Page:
have described this statement as "a tactical measure, 'cleverly' left
undefined in order to accommodate a broad range of meanings," and
an "ambiguous phraseology." However,
Richard Steigmann-Gall in The
Holy Reich holds that, on closer examination, "Point 24 readily
provides us with three key ideas in which the
Nazis claimed that their
movement was Christian": the movement's antisemitism, its social
ethic under the phrase Gemeinnutz vor Eigennutz (roughly: "public need
before private greed") and its attempt to bridge the confessional
divide between Catholicism and Protestantism in Germany.
This is a topic of some controversy. Conway holds that The Holy Reich
has broken new ground in the examination of the relation between
Nazism and Christianity, despite his view that "
Christianity were incompatible." Conway claims that Steigmann-Gall
"is undeniably right to point out how much
Nazism owed to German
Christian" concepts and only considers his conclusion as
The virulent antisemitism of Martin Luther has been identified as an
inspiration for Nazism. However, according to the theologian Johannes
Wallmann, Luther's views exercised no continual influence in
Germany, and Hans J. Hillerbrand claimed that the focus on
Luther's influence on Nazism's anti-Semitism ignored other factors in
Nazis were aided by theologians, such as Dr. Ernst Bergmann.
Bergmann, in his work, Die 25 Thesen der Deutschreligion (Twenty-five
Points of the German Religion), expounded the theory that the Old
Testament and portions of the New Testament of the Bible were
inaccurate. He proposed that
Jesus was of
Aryan origin, and that Adolf
Hitler was the new messiah.
The religious beliefs of leading Nazis
Within a large movement like Nazism, "it may not be especially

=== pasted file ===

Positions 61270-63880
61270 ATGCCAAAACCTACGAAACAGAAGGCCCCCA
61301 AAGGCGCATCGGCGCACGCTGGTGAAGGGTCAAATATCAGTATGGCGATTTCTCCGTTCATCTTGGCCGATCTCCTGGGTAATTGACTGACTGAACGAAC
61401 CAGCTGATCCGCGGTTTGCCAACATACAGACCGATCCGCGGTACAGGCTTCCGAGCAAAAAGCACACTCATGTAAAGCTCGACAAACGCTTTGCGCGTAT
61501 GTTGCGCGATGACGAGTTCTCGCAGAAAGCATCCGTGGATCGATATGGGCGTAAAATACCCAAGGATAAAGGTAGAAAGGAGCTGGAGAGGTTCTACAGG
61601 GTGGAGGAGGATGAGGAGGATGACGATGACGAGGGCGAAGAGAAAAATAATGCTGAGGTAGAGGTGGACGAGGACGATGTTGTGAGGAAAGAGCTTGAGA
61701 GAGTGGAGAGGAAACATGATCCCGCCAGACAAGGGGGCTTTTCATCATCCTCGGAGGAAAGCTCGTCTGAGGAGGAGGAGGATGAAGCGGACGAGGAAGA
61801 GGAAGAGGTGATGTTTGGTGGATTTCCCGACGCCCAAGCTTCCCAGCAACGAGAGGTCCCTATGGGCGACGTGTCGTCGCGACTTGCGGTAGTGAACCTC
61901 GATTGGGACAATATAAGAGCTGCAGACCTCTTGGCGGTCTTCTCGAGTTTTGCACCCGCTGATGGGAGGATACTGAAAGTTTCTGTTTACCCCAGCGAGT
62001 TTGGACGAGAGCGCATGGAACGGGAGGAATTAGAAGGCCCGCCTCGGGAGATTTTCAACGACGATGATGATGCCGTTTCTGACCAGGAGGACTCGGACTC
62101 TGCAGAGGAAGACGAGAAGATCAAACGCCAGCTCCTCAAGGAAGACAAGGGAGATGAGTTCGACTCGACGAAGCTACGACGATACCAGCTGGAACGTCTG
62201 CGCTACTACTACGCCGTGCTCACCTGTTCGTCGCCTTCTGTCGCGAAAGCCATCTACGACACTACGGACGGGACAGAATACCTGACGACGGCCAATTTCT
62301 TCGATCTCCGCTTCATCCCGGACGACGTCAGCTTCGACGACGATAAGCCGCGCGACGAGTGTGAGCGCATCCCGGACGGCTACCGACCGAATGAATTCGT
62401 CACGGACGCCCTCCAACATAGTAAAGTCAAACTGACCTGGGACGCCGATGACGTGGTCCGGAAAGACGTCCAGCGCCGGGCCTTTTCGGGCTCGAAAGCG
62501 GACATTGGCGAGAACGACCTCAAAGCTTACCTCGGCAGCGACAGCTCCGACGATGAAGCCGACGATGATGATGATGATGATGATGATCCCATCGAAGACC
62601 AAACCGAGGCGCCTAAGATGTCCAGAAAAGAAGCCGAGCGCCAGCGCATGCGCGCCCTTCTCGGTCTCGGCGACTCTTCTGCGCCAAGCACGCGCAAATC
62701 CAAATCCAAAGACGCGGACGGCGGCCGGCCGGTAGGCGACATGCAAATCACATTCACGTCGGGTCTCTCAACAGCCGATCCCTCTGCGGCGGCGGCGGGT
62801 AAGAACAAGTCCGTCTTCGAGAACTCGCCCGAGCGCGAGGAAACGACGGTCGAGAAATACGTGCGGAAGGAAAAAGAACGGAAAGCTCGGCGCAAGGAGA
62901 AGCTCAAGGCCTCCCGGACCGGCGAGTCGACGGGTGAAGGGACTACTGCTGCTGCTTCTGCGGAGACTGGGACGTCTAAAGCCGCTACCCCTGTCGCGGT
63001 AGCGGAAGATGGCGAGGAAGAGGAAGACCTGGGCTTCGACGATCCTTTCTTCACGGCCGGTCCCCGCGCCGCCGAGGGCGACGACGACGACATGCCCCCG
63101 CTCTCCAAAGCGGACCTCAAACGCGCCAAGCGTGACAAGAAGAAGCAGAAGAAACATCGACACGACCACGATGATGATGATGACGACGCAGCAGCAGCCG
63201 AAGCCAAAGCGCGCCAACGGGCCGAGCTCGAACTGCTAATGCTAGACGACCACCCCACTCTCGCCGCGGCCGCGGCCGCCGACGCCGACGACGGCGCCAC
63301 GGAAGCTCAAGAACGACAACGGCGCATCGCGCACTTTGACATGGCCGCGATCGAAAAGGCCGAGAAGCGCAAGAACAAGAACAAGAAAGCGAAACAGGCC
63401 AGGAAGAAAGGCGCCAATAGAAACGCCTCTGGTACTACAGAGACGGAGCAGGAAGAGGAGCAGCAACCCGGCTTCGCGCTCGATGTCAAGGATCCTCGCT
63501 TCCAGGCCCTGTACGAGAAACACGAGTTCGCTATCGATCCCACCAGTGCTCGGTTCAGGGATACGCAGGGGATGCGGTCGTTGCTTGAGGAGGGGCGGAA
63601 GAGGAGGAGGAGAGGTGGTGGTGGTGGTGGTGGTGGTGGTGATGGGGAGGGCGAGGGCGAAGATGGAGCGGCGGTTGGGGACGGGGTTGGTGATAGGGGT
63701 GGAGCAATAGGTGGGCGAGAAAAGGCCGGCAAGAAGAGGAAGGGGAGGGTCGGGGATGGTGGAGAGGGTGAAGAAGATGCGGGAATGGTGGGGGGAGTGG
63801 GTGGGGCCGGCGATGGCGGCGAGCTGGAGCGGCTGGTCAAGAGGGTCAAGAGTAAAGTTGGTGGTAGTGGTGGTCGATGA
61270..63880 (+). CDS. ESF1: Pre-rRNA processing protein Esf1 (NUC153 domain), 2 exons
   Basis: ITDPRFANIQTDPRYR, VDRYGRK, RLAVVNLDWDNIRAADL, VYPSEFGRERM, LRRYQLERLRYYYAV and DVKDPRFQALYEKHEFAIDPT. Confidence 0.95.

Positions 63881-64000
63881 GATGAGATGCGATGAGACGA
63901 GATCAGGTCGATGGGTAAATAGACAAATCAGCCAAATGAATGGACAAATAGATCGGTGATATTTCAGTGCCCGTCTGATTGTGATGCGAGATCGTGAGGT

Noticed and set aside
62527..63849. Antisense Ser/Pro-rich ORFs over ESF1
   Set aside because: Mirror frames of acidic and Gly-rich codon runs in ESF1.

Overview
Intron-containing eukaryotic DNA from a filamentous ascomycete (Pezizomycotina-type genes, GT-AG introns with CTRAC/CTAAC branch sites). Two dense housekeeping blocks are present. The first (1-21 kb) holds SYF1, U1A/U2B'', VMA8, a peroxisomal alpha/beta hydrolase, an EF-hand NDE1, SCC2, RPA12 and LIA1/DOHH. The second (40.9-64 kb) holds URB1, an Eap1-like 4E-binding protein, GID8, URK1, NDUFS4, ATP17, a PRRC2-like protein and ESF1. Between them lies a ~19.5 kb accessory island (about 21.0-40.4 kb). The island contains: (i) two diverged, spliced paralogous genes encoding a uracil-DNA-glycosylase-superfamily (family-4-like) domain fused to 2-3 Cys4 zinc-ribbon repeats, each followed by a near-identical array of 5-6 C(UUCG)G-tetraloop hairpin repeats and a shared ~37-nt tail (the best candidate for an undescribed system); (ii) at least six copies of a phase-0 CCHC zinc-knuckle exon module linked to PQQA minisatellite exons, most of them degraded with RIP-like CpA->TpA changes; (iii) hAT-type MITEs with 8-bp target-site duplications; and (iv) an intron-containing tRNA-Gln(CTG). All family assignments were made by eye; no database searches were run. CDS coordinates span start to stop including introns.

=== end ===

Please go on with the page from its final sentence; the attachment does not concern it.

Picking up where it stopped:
shocking to discover" that individuals could embrace different
ideological systems that would seem to be polar opposites. The
religious beliefs of even the leading
Nazis diverged strongly.
The difficulty for historians lies in the task of evaluating not only
the public, but also the private statements of the Nazi politicians.
Steigmann-Gall, who intended to do this in his study, points to such
Erich Koch (who was not only Gauleiter of East Prussia and
Reichskomissar for the Ukraine, but also the elected praeses of the
East Prussian provincial synod of the Evangelical Church of the
old-Prussian Union) and Bernhard Rust as examples of Nazi
politicians who also professed to be
Christian in private.
Adolf Hitler's religious views
Main article: Adolf Hitler's religious views
Adolf Hitler's religious views
Adolf Hitler's religious views are a difficult case. On the one hand
he had been in contact with Lanz von Liebenfels; on the other hand he
made definite remarks against the völkisch occultism in Mein Kampf
and in public speeches.
Since 1957, when the Austrian psychologist
Wilfried Daim published the
important study on Lanz von Liebenfels, enough evidence exists to
say that Hitler had been exposed to the Ariosophic
Vienna. However, it is not clear to what extent he was influenced by
it. In the research into this question,
Mein Kampf has even been
compared to Liebenfels' Theozoologie in detail. According to an
online article from the Simon Wiesenthal Center, the influence of